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Transportist: Welcome to The Policosm
My fellow Policosmopolitans
Some brief definitions:
Metropolis - a major city (Greek “mother city”)
Megalopolis - a region of multiple connected and interacting large cities (Greek great city)
Cosmopolis - A city with people from many different cultures (Greek world (cosmos), city)
Ecumenopolis - A planetwide city, like Coruscant in the Star Wars galaxy (Greek the inhabited civilised world, city)
Microcosm - Very small things (Greek “small world”)
Macrocosm - Very big things (Greek “great world”, the Universe, the Cosmos)
I want to define a new word:
Policosm - A world of cities (Greek city world)
The Policosm differs from A Cosmopolis (or Cosmopolitans) which describes a city (or people who inhabit cities) based on its inhabitants. The Earth, for instance, is not an Ecumenopolis, at least not yet, because it is mostly, in terms of land area, not urban. But the majority of people on Earth, and the vast majority of my readers, inhabit the Policosm, the world of cities.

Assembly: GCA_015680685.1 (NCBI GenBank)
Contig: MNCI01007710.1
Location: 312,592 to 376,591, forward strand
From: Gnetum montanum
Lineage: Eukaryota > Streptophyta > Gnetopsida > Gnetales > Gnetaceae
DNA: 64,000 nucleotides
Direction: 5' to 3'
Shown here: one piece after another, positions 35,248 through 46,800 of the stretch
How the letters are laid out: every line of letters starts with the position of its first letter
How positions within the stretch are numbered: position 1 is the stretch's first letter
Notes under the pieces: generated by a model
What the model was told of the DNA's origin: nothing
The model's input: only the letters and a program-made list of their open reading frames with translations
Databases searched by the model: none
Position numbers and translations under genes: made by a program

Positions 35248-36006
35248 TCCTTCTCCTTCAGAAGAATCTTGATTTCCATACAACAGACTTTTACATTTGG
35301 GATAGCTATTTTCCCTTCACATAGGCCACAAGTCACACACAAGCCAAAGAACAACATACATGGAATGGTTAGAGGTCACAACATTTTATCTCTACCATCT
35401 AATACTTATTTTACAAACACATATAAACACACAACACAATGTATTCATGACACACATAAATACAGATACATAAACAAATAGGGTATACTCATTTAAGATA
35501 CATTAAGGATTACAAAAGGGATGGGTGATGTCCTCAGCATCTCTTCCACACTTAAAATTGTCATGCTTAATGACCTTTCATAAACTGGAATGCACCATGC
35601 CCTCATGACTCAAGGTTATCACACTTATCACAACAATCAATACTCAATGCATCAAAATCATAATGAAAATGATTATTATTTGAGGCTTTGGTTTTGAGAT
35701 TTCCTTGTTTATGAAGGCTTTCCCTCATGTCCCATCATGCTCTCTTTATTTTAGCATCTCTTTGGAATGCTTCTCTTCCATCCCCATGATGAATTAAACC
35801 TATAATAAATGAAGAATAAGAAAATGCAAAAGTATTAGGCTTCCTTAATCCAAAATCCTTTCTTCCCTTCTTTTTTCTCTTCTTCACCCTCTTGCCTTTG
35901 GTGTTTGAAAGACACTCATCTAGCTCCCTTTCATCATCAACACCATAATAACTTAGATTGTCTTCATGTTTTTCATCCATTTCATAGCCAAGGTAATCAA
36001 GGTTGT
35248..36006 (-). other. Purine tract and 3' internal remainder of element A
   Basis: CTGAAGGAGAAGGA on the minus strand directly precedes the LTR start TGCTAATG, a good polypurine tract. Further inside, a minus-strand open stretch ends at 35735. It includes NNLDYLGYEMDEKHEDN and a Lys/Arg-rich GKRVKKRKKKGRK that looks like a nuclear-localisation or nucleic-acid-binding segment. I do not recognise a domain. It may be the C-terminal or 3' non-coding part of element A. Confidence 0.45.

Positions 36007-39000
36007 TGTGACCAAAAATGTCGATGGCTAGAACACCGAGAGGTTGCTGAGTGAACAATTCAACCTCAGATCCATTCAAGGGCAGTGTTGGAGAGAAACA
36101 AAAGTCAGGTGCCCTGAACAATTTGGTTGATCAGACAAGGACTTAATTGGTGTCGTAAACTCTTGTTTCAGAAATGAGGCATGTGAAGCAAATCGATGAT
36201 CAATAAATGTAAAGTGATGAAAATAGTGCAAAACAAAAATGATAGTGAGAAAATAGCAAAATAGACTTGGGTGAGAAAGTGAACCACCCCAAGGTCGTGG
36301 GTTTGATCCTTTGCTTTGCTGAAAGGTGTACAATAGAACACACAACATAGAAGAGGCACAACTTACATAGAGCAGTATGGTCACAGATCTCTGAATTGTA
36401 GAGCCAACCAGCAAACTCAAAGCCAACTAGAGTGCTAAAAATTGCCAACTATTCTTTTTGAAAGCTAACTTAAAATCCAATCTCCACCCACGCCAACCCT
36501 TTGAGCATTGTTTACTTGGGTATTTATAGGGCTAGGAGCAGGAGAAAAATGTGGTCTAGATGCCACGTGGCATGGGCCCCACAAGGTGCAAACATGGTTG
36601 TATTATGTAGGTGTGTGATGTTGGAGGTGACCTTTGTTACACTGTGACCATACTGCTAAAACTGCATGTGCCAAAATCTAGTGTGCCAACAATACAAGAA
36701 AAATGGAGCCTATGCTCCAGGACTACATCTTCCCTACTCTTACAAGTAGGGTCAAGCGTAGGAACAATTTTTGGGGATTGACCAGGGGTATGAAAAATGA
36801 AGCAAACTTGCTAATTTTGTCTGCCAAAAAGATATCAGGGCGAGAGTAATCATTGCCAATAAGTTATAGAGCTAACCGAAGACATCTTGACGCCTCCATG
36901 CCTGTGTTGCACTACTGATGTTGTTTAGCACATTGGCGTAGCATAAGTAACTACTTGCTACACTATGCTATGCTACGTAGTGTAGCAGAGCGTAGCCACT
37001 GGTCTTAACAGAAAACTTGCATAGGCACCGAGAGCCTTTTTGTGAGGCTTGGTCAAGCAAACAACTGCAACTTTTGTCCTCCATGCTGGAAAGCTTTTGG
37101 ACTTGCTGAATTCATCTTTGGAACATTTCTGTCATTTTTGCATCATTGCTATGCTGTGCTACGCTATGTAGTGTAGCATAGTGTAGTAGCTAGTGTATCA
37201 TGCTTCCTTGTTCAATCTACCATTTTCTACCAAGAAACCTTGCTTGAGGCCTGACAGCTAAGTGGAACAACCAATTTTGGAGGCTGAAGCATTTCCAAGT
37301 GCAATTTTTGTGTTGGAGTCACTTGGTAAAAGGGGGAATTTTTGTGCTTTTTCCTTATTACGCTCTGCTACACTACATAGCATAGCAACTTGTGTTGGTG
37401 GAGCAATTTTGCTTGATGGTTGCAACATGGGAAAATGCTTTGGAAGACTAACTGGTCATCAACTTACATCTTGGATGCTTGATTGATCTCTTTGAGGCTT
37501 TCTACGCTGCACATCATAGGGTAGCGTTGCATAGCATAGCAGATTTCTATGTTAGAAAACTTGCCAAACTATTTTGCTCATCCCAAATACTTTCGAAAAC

It matters less on Earth which country you live in, then whether you live in cities (which are in many ways very similar), or the country. One has more in common living in metropolitan Sydney with a New Yorker than with someone who lives in the Bush of Australia. Aside from not inconsiderable language differences, you might even have more in common with someone living in Tokyo or Seoul or Shanghai or Warsaw. The distinction between cities remains, they are spatially separated (or at least various megalopolises are), and have different climates and geologies. But their city-ness abounds. Life in a neighbourhood of 15,000 people per square km is more similar in different cities than the neighbourhood of 15,000 is with the neighbourhood of 1,500 p/km^2 within the same city.
Do we need this word? I think so.